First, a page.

But pay attention to any reduction in braking power, and when in doubt, ensure a professional mechanic checks your brakes.

4. The Serpentine belt Is Slipping 

Another possible cause of a burning smell of rubber from your car is if the serpentine belt has begun to slip and overheat. The serpentine belt is made of rubber and is responsible for operating various parts of your car, such as the water pump, the alternator, and the power steering pump. If the belt slips, it can begin to overheat and break down, creating an unpleasant burning smell of rubber.

The reason a serpentine belt is slipping often comes down to two things. The first and most common is if the belt isn’t tensioned enough. This happens if the automatic tensioner has failed or if the belt hasn’t been tensioned for a while if you have a manual tensioner.

Second, the belt is slipping because of a jammed or locked pulley from either of the parts that the serpentine belt is operating. It can be the air conditioner compressor, alternator, or power steering wheel pulley.

To avoid this problem, make sure the belt is tight and check that all pulleys spin freely when the engine is idle.

5. The Clutch Is Slipping (On Manual Cars) 

If you have a manual transmission, the clutch slipping is another potential cause of a burning smell of rubber. This happens when the driver doesn’t fully let the clutch engage the flywheel. As a result, the engine revs without engaging the transmission properly, causing the flywheel to grind against the clutch plate which will eventually burn it due to the excessive heat caused by the friction. This will of course cause damage to the transmission and can be recognized by a smell, not unlike the smell of burnt rubber.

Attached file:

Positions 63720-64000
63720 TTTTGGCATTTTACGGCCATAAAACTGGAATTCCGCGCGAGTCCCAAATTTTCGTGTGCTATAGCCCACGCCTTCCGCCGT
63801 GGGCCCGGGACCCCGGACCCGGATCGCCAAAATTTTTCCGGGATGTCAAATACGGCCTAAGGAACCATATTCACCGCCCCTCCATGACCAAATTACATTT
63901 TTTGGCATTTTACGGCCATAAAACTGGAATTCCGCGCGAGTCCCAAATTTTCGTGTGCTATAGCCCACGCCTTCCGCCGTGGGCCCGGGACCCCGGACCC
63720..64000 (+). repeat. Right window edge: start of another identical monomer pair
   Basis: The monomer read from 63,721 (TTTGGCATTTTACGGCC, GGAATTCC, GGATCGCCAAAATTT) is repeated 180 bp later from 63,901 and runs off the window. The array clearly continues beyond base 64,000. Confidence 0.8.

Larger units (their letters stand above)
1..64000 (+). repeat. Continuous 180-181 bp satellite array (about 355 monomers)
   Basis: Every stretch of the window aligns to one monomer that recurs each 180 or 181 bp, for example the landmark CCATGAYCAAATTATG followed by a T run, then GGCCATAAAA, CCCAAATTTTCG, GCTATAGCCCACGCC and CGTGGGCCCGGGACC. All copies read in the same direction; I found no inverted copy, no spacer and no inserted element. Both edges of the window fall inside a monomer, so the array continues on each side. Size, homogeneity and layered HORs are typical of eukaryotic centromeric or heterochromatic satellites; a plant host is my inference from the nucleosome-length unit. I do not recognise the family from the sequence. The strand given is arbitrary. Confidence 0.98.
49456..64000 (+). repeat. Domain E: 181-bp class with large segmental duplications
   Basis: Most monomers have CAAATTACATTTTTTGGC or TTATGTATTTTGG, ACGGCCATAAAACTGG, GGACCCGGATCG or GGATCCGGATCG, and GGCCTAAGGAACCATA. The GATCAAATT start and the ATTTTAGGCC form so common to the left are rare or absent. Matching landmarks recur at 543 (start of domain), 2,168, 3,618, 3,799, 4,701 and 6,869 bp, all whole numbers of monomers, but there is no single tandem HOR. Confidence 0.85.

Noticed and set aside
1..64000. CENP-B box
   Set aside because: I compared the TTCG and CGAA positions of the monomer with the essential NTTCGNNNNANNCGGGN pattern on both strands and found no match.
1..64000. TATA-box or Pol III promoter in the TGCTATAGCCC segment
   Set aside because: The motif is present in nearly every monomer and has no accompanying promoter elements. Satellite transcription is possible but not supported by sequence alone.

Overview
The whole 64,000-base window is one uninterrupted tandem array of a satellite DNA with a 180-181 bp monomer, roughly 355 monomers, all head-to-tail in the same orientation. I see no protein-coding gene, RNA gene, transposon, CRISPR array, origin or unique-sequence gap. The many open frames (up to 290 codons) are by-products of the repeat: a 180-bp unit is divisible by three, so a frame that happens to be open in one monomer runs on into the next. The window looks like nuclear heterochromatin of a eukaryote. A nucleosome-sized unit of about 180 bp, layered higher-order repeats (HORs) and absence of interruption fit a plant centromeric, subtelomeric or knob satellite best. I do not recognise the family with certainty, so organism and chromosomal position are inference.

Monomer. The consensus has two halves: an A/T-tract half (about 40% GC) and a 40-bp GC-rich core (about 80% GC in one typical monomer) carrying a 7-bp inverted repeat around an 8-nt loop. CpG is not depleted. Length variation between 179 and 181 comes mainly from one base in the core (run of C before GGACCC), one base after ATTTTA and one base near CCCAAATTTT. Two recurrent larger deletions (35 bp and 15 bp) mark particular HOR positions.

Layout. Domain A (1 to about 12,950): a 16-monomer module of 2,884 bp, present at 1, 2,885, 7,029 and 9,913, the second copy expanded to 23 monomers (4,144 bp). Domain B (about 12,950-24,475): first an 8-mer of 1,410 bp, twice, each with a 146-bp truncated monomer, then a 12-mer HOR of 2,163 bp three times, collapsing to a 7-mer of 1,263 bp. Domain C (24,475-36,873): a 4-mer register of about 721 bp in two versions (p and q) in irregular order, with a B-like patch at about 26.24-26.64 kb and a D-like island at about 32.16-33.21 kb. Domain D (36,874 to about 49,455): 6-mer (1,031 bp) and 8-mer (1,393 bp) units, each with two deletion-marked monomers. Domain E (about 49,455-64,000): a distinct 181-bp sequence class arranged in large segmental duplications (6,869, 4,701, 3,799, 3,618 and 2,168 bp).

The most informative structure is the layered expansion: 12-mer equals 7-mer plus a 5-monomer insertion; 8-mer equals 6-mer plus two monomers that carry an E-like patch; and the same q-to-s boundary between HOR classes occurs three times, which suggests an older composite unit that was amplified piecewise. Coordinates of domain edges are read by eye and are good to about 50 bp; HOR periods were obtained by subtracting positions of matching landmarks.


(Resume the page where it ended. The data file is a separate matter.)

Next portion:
Clutches are strong and durable. But a worn clutch can also cause slipping, and a driver that doesn’t fully let the clutch engage over and over will eventually end up with just that.

To fix this issue, you’ll need to have your clutch replaced, which often is a complicated task.

6. Electrical Short 

The final potential cause is not very common but well worth mentioning, is an electrical short. This can happen if there’s a problem with the wiring in your car.

Electrical wires often have insulation around them to prevent them from making contact with other metal surfaces and causing a short. If the insulation wears down, the wires can touch and create a circuit, which can cause a burning rubber smell. This is a serious problem that should be fixed by a mechanic as soon as possible.

7. Other Objects Stuck In your Engine Bay

While this is rare, other external objects can find their way into your engine bay and become stuck, such as a piece of trash during a drive. And all of you who have ever burnt anything of rubber or plastic know it doesn’t take much to make an unpleasant smell.

So when you’re looking for leaks or inspecting the serpentine belt, make sure to also check for any objects not belonging in the engine bay that might be stuck and causing the burning smell.

Troubleshooting Guide

Now that you know the most common causes of why your car might smell like burning rubber, you’re on a good way to solving the issue. But before fixing it, you need to figure out which of these listed causes is the culprit.

Check for leaks: The first thing you should do is check for any visual signs of damage or leaks. While it sometimes can be hard to see, try to find any sign of wetness around seals and gaskets, and if you notice the smell shortly after an oil change, you’ll want to check the drain plug, oil filter, or the oil cap and make sure they are attached and screwed on tightly enough.